unjapanologist: (Default)
[personal profile] unjapanologist
Welcome to Life is "A science fiction story about what you see when you die. Or: the Singularity, ruined by lawyers."

Tom Scott: Welcome to Life (2.5 min)

One thing that jumps out for me is how well this video highlights the massively overblown importance that people attach to copyright today. Never mind the ridiculous licencing fee of $18.000 per month that a "user" would have to pay to keep remembering all the copyrighted works they've consumed in their life; it seems ridiculous that a human being who just died and now has to make decisions about their afterlife is asked to comply with copyright law, of all things.

Or maybe it's not so ridiculous, if you consider how broad an influence copyright already has on people's lives. Large media companies legislate new technologies and innovative companies to death, or try to, not because those new technologies and innovative companies are breaking the law but because they threaten the vested interests of the content industry. These companies push for broad national and international legislation and treaties like SOPA, ACTA, and TPP that will have immense foreseeable and unforseeable effects on civil liberties, for no reason except to "stop the pirates". (Even if "stopping the pirates" will not automatically lead to more sales - offering people affordable and convenient access to copyrighted content leads to more sales.)

Through all this, they also give people the idea that strong copyright protection is both a natural right (it's not) and some sort of life-or-death issue. Anyone who's spent a childhood watching the dire warnings about piracy at the start of every video and DVD has been led to believe that copyright is everything, and there can be no creativity without copyright. People with every conceivable creative hobby or job start to fret about "their" copyright - programmers, quilters, knitters, you name it, even fan artists. I've seen new people on deviantART ask anxious questions about what they need to do to "protect their copyright", as if the single most important thing about drawing fanart is making sure nobody does anything with it. Not to mention that plagiarism of fanart is hardly that common. But that's what you get when you tell people for decades that content thieves are lurking behind every bush: they start to think that it's likely that someone will "steal" their work and make a ton of money with it or something. They internalize the idea that all creativity has to be accompanied by strong copyright protection.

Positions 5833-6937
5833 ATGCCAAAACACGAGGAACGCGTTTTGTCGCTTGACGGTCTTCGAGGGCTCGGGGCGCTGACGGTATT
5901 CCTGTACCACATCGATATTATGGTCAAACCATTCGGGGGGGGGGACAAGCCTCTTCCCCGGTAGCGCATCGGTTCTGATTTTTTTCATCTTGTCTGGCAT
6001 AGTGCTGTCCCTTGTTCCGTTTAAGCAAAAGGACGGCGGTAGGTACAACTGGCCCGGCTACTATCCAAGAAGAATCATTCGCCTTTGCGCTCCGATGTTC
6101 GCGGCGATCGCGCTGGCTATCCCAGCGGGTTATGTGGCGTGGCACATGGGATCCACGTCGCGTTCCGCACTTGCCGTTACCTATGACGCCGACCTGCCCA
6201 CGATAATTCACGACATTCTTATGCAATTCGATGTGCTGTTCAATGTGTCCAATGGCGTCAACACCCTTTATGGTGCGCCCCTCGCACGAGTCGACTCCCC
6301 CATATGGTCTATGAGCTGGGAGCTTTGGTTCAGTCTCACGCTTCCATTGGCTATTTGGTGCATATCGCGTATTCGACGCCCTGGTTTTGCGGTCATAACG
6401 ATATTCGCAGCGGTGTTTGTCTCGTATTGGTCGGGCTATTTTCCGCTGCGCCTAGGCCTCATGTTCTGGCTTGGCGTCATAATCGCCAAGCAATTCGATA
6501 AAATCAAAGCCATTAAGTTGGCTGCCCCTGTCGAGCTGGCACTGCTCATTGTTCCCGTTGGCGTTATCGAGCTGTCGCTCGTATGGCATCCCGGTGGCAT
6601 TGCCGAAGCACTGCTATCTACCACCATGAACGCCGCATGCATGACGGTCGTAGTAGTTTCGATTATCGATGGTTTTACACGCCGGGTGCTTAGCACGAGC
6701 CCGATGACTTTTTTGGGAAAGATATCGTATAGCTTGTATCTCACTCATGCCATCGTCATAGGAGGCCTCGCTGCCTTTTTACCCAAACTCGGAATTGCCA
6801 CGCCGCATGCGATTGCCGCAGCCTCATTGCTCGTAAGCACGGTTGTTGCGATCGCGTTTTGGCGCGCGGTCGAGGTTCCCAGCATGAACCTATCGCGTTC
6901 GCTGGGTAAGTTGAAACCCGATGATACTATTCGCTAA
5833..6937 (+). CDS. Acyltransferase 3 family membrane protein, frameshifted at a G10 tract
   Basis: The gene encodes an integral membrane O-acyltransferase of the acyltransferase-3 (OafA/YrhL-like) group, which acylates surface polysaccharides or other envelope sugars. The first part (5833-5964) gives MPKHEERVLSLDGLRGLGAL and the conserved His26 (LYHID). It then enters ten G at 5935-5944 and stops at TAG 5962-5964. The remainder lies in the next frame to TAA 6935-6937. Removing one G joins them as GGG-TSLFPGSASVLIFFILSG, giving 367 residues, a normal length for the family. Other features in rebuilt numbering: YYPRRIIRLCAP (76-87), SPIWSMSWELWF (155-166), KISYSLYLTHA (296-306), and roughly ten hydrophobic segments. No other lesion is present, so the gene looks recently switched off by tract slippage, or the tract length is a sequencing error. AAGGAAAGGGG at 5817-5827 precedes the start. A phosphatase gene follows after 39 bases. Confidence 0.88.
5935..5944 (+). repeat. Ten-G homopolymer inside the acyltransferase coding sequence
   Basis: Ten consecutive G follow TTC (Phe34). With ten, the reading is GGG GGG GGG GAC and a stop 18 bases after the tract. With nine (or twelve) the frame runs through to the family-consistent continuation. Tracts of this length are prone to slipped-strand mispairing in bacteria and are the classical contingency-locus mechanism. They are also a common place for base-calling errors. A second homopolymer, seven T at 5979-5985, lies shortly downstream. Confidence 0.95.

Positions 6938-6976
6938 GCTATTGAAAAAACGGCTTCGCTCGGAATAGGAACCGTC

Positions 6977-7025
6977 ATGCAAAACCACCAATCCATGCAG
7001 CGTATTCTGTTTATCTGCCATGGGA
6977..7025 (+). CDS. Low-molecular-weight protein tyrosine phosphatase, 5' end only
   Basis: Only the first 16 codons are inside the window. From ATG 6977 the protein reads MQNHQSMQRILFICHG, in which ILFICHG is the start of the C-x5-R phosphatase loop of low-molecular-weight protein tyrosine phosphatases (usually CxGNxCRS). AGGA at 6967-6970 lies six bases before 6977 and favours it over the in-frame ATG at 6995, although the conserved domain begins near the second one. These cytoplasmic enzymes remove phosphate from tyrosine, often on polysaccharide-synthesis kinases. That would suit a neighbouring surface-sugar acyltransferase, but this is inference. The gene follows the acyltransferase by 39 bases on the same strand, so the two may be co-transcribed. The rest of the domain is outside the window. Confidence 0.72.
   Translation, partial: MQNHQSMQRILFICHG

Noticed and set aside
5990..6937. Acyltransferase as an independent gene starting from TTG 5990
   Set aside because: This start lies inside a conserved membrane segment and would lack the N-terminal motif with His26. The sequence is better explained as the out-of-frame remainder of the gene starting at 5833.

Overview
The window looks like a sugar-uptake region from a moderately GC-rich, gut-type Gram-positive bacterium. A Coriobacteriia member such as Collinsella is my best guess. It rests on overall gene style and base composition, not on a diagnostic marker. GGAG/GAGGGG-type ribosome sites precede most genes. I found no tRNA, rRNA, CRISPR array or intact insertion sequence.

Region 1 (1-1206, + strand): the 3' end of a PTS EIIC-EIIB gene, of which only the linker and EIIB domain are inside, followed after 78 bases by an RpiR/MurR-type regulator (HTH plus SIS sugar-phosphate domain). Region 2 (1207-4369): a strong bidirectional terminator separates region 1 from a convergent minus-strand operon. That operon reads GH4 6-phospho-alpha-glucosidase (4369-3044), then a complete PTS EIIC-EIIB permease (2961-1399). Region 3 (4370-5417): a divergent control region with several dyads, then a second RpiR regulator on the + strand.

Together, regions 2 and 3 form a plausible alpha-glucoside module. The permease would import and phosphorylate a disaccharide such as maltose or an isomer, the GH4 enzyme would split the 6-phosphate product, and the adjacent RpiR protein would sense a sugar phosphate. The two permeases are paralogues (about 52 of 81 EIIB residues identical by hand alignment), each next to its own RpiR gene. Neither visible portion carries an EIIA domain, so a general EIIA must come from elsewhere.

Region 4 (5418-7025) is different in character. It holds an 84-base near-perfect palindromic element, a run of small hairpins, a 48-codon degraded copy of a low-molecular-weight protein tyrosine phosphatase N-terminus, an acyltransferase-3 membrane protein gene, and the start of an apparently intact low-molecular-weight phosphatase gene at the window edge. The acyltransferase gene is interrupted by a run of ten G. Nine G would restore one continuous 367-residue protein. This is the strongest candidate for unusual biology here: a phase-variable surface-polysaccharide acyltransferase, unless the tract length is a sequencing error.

At a certain conference last year, someone talked about how to revive a dying Chinese craft - I don't remember which. The first thing we needed to do, he said, was to grant the few remaining artists strong copyright protection over their designs. But the problem with that craft wasn't that people were making knock-offs of the artworks: it was that no new people were volunteering to learn the techniques. In that situation, why would you make the craft even less accessible by putting the rights to the centuries-old designs in the hands of a few people? That researcher didn't explain why that strong copyright protection was needed; he presented it like it was totally obvious, something he expected everyone in the audience to agree on. To him, that imaginary link between strong copyrights and creativity was so self-evident that he thought strong copyright protection would automatically lead to more creativity. It's a baseless idea, but it's everywhere now, thanks to the content industry pushing it with every video and every DVD - and with all this increasingly far-reaching legislation.